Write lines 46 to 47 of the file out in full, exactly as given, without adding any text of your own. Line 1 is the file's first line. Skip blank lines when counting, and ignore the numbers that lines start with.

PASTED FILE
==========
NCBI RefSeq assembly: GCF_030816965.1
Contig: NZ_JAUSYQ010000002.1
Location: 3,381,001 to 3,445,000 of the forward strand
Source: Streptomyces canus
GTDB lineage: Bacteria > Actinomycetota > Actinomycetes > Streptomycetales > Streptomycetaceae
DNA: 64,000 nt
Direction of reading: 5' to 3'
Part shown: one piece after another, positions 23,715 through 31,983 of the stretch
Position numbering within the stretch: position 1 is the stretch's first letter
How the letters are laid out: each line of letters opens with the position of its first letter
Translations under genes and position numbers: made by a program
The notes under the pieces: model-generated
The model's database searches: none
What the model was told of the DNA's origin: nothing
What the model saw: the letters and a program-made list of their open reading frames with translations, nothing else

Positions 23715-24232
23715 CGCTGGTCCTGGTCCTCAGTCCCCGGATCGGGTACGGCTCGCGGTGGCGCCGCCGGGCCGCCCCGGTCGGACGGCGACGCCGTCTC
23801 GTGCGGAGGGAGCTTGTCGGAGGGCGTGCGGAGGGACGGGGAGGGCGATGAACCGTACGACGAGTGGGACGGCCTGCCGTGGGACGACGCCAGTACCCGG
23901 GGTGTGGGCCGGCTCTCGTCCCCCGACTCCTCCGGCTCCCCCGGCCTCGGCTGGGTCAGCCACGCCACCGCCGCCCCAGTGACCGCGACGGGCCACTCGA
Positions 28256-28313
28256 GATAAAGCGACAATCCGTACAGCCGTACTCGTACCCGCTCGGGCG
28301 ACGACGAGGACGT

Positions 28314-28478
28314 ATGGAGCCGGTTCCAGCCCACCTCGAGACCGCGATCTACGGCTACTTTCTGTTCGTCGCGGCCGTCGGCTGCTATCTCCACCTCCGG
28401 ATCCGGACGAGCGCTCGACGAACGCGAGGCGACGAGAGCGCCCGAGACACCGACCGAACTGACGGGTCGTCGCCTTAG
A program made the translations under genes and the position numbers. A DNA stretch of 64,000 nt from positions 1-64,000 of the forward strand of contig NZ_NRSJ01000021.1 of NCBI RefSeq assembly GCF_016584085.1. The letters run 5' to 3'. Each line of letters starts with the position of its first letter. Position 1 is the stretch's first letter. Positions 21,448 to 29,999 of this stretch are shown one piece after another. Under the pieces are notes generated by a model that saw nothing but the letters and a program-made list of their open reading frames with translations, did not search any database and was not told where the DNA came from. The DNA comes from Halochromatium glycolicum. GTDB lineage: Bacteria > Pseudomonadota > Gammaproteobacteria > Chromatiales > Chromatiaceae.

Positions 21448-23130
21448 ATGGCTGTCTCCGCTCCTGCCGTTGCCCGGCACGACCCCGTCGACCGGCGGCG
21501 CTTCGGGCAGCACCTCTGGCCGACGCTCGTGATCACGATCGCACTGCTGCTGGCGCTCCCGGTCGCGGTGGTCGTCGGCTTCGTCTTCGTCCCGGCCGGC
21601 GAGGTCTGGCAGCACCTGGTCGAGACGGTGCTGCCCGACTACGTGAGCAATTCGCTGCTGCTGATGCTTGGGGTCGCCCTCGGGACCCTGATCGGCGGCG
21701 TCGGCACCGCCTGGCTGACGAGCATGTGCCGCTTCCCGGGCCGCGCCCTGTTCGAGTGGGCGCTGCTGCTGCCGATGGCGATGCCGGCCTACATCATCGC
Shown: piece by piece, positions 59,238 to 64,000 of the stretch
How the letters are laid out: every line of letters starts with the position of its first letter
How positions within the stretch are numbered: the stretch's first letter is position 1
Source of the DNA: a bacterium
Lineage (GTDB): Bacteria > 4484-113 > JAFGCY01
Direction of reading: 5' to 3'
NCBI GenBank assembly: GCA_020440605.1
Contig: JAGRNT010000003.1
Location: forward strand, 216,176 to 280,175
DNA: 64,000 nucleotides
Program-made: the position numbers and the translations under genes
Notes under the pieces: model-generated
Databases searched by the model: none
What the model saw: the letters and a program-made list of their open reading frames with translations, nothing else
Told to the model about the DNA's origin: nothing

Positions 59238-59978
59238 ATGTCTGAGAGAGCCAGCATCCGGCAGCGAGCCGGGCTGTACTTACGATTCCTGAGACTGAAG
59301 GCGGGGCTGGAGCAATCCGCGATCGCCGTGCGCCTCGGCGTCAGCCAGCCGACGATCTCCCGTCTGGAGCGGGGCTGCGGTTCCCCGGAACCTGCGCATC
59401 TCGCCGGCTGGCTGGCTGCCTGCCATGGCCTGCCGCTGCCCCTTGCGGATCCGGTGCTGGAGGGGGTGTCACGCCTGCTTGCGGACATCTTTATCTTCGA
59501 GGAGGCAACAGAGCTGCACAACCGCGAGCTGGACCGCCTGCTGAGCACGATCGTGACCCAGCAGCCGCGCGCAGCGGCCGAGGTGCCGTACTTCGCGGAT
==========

Told to the model about the DNA's origin: nothing

Positions 59238-59978